At the monitors with Jonnie. Photo: Laura Howard

Ian and Amanda wanted the film to have a dated look, and referenced such eighties quiz shows as 3-2-1 and Blankety Blank. Director Jonnie Howard and I knew that we had to supply the finished film in HD, which ruled out shooting on vintage analogue video cameras. Interlaced recording was rejected for similar reasons, though if memory serves, I did end up shooting at a shutter angle of 360 degrees to produce a more fluid motion suggestive of interlaced material.

I was very keen that the images should NOT look cinematic. Jonnie was able to supply two Canon C100s – which I’ve always thought have a sharp, “video-ish” look – and L-series glass. I set these to 1600 ISO to give us the biggest possible depth of field. For the remaining two cameras, I chose ENG models, a Canon XF-300 (owned by Rupert) and XF-305. In an ideal world, all four cameras would have been ENG models, to ensure huge depth of field and an overall TV look, but some compromise was necessary for budget reasons, and at least they all used Canon sensors. We hired a rack of four matching 9″ monitors so we could ensure a consistent look on set.

Photo: Laura Radford

One Canon C100, with an L-series zoom, was mounted on a pedestal and outfitted with Rupert’s follow focus system, allowing Jack to pull focus from the panning handle. The other C100 would shoot a locked-off wide, and was the first camera to be set up. A 14mm Samyang lens made the set look huge, and I placed it low down to emphasise the map in the foreground, and to make it easy for the other cameras to shoot over it. Once that frame was set, we taped a large V shape on the floor to indicate the edges of the wide shot. As long as the lights and other cameras stayed out of that area, they would be safe.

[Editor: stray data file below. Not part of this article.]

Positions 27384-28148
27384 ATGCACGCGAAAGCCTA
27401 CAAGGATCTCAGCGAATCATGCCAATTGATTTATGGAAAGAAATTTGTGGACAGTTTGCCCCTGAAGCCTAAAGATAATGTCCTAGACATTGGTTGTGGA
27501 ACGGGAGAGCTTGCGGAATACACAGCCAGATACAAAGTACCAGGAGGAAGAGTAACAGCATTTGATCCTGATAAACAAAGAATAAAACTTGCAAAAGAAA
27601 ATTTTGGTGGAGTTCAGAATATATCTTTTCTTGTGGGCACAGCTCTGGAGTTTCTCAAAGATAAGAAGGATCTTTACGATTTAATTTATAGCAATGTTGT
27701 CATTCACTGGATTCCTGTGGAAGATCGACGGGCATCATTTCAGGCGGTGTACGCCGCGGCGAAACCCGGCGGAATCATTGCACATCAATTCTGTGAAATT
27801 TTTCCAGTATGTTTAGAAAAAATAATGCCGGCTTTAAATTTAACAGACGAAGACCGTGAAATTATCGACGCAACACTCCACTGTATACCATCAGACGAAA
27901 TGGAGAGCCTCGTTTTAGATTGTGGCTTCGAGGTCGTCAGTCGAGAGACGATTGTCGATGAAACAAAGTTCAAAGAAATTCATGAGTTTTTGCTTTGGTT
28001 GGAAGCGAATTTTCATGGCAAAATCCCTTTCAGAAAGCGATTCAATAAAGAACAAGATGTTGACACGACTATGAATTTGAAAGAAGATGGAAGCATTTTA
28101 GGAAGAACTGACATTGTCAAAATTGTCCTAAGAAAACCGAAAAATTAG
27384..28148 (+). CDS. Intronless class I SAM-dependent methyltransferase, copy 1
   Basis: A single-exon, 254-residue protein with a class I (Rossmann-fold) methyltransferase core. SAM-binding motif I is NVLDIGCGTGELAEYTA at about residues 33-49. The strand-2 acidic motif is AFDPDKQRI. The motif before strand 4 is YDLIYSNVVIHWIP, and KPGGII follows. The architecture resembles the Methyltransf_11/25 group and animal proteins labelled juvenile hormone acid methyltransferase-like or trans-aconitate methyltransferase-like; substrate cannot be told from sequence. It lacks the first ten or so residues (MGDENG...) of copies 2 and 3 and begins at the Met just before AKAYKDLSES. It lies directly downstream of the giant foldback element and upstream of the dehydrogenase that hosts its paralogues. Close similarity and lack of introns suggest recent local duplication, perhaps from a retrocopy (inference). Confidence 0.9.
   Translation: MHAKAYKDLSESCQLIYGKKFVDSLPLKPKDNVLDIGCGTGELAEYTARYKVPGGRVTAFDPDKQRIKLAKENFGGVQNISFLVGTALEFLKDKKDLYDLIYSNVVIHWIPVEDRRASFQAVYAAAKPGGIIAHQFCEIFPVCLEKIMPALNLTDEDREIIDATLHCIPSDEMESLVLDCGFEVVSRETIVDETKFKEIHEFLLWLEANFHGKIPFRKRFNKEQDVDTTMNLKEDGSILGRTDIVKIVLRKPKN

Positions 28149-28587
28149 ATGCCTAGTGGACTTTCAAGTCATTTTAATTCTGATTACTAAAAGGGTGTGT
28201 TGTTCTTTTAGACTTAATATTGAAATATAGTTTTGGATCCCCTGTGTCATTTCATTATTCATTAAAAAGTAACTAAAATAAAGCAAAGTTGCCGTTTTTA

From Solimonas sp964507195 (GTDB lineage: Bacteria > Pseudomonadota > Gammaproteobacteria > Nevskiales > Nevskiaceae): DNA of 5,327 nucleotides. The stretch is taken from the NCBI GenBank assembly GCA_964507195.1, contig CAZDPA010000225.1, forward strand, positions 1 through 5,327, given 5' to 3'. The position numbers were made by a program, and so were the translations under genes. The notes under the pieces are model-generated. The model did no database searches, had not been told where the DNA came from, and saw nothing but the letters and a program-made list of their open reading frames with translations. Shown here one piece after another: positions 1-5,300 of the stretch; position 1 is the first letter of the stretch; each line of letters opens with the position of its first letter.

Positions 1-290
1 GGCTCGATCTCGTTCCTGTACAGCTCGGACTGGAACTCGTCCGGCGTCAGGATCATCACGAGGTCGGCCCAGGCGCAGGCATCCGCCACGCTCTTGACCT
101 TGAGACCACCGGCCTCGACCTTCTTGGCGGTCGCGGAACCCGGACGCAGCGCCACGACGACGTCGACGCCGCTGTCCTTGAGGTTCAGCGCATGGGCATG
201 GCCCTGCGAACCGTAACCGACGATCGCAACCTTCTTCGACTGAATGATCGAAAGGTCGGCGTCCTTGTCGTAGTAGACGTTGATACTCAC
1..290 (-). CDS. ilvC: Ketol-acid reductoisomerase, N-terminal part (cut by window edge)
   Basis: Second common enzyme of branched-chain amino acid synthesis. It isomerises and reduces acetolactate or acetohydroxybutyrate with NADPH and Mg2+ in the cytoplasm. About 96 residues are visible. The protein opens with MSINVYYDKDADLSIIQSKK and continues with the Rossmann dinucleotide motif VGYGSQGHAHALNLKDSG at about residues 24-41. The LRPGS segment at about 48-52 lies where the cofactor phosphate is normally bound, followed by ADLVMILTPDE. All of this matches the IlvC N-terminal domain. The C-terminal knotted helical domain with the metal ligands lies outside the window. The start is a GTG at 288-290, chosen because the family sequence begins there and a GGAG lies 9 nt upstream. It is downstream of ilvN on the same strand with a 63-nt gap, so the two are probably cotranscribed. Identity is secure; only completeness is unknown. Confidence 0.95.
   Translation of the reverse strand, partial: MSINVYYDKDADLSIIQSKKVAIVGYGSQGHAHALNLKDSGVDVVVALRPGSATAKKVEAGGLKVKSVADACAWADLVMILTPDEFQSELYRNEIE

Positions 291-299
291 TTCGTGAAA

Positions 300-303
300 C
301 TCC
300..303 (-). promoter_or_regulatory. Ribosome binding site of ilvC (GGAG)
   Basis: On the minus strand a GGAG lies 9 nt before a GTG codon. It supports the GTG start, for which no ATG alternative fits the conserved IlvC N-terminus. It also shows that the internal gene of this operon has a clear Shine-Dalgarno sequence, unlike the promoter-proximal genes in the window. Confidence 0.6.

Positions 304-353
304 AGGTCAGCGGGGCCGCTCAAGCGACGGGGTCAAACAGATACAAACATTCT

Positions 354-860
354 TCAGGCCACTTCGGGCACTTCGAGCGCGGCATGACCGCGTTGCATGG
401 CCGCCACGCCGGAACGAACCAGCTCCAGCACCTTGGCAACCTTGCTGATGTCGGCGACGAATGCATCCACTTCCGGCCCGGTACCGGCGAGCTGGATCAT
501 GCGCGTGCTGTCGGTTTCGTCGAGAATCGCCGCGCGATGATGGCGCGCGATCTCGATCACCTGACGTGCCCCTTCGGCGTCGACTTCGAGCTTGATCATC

Jack operates the pedestal-mounted C100. Photo: Laura Radford

Generally Jack’s pedestal-mounted C100 followed the host, Robert Jezek, or captured the interesting moving shots, while Rupert and the third operator, Jimmy Buchanan, cross-shot the two teams on the XF-100 and XF-105. No filtration was used, except for a four-point star filter on one camera when glitter canons are fired at the end of the game. This cheesiness was inspired by the 3-2-1 clips I watched for research, in which star filters were used for the tacky sequences showing the prizes on offer.

Next week I’ll discuss lighting the show. Meanwhile, find out more about Ian’s work at ianwolter.com.

Photo: Laura Radford

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“The Knowledge”: Shooting a Multi-camera Game Show

Colour Schemes

Last week I looked at the science of colour: what it is, how our eyes see it, and how cameras see and process it. Now I’m going to look at colour theory – that is, schemes of mixing colours to produce aesthetically pleasing results.

 

The Colour wheel

The first colour wheel was drawn by Sir Isaac Newton in 1704, and it’s a precursor of the CIE diagram we met last week. It’s a method of arranging hues so that useful relationships between them – like primaries and secondaries, and the schemes we’ll cover below – can be understood. As we know from last week, colour is in reality a linear spectrum which we humans perceive by deducing it from the amounts of light triggering our red, green and blue cones, but certain quirks of our visual system make a wheel in many ways a more useful arrangement of the colours than a linear spectrum.

One of these quirks is that our long (red) cones, although having peak sensitivity to red light, have a smaller peak in sensitivity at the opposite (violet) end of the spectrum. This may be what causes our perception of colour to “wrap around”.